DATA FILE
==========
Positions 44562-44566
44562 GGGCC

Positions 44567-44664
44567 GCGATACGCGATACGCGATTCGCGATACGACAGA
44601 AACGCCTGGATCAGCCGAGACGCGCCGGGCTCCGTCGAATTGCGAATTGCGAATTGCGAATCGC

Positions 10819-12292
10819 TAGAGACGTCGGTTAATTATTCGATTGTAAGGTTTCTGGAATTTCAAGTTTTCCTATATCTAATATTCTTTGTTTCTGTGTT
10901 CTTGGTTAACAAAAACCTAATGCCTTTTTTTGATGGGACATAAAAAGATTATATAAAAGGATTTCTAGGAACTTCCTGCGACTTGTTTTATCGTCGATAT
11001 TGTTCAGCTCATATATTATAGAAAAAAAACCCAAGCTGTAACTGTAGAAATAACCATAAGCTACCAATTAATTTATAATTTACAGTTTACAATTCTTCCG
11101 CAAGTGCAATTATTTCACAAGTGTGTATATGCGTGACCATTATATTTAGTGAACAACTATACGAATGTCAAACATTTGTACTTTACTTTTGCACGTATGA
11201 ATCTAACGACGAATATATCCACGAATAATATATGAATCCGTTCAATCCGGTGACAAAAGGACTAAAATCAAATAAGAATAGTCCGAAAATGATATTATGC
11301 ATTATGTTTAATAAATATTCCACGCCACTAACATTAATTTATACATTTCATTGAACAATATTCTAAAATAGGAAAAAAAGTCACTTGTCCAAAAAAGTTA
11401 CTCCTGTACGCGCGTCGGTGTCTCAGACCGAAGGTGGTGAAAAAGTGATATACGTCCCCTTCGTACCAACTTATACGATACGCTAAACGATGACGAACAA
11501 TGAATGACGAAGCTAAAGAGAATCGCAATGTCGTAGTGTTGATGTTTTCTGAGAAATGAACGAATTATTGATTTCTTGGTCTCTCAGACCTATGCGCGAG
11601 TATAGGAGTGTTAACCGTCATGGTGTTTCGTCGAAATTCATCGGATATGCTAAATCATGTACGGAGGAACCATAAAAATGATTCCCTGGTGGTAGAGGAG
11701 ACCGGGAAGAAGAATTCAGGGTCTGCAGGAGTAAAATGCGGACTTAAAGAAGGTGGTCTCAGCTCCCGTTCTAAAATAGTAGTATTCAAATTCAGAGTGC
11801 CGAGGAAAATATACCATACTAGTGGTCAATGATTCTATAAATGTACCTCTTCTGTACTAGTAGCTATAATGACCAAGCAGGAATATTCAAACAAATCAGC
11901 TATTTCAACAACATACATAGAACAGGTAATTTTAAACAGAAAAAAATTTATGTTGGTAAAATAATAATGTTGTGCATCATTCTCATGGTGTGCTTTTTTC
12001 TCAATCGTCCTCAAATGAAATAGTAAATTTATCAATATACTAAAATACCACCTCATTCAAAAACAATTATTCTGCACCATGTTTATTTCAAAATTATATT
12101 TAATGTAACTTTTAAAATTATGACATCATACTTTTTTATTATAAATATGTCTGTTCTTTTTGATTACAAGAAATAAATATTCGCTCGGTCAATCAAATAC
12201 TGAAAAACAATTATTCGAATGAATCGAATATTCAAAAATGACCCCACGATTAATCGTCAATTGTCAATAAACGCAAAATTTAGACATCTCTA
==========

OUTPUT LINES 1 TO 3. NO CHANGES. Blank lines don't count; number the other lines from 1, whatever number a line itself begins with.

Positions 44562-44566
44562 GGGCC

Positions 44567-44664